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# 6 fair dice are tossed. What is the probability that at

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Director
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6 fair dice are tossed. What is the probability that at [#permalink]

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09 Oct 2007, 12:47
This topic is locked. If you want to discuss this question please re-post it in the respective forum.

6 fair dice are tossed. What is the probability that at least two of them show the same face.

Pleas provide your explanations, thank you.

original post available at:

http://www.gmatclub.com/forum/t53592

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SVP
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09 Oct 2007, 13:02
To me, we should consider the opposite case : all dices have different numbers.

P(At least 2) = 1 - P(all different)
= 1 - (6*5*4*3*2*1) / (6^6)
= 1 - 20/6^4

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Senior Manager
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Location: Greater New York City area
Schools: Tuck, Ross (R1), Duke, Tepper, ISB (R2), Kenan Flagler (R2)

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09 Oct 2007, 13:16
Atleast 2 are dice need to have same number, which means 2,3,4,5 and 6 can have same.

So we can compute the prob of all have different and subtract that from 1 which will give us the answer.

For the first dice, the prob is 1 since any value is fine.
For the second, the prob has to be other than first. So 5/6
For third, the prob has to be other than first and second. So 4/6.
For fourth, 3/6
For fifth. 2/6
For sixth, only one remains so 1/6.

So the probability is (1).(5/6).(4/6).(3/6).(2/6).(1/6) = 5/324.
So the answer is 1-5/324

Answer = 319/324

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Director
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Re: PERMUTATION & COMBINATION gurus!!! [#permalink]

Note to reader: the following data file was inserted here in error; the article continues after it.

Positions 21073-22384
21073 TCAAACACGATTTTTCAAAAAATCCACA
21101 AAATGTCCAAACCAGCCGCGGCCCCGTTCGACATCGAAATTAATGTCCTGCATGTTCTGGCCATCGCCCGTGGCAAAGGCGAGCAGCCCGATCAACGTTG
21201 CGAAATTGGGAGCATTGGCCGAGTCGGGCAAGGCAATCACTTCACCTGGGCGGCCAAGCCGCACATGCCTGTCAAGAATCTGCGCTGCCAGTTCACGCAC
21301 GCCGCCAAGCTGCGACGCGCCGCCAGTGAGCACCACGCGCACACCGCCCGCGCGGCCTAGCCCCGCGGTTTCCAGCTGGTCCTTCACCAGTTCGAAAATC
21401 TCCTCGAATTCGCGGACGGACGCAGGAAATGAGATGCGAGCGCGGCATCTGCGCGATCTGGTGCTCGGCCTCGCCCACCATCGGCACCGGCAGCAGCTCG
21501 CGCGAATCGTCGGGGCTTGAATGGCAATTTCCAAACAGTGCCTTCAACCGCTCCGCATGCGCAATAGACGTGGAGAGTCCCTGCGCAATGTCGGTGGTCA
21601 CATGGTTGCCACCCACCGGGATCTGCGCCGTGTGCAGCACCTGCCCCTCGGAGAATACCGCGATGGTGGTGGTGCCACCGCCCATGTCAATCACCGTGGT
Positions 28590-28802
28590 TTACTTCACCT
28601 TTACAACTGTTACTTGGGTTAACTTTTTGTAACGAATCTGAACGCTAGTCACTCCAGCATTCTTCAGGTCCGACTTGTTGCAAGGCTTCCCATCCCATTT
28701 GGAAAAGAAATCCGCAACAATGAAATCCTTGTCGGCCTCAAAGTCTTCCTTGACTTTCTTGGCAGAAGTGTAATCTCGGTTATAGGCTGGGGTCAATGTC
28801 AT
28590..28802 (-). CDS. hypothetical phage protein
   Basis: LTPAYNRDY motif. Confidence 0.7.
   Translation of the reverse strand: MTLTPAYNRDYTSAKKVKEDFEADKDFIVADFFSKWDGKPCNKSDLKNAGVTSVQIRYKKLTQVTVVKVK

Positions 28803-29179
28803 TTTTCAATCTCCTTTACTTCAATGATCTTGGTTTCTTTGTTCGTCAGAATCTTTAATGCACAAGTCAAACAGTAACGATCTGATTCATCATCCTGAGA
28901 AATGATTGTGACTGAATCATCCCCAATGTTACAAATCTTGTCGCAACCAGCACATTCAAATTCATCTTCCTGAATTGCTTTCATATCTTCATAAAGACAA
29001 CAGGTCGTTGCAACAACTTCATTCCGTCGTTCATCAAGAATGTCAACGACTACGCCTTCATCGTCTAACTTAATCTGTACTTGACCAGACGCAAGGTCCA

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09 Oct 2007, 13:55
Thank you for your explanations, clear now.

one question...if it were not 6, but 5 fair dices;

5 fair dice are tossed. What is the probability that at least two of them show the same face.

to asnwer this questions can we use the same formulae:

P(At least 2) = 1 - P(all different)

i think yes, but little unsure..

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Director
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09 Oct 2007, 14:10
Irina, do we know the OA of this question?

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Director
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09 Oct 2007, 14:13
beckee529 wrote:
Irina, do we know the OA of this question?

I copied this question from young_gun at:

http://www.gmatclub.com/forum/p380560

he/she has not provided OA yet...

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Senior Manager
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09 Oct 2007, 20:50
five dice throws.

1-5/6*4/6*3/6*2/6*1/6

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Director
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09 Oct 2007, 21:07
defenestrate wrote:
five dice throws.

1-5/6*4/6*3/6*2/6*1/6

defenestrate,

why do not we start with 6/6 and end with 2/6, instead we start with 5/6 and end with 1/6 ?

for example:

to find number of ways 6 objects can be organized in group of 6 (order matters) 6*5*4*3*2*1

to find number of ways 6 objects can be organized in group of 4 (order matters) 6*5*4*3

from here i thought we should start with 6/6 and end with 2/6...?

Please explain y not, thank you.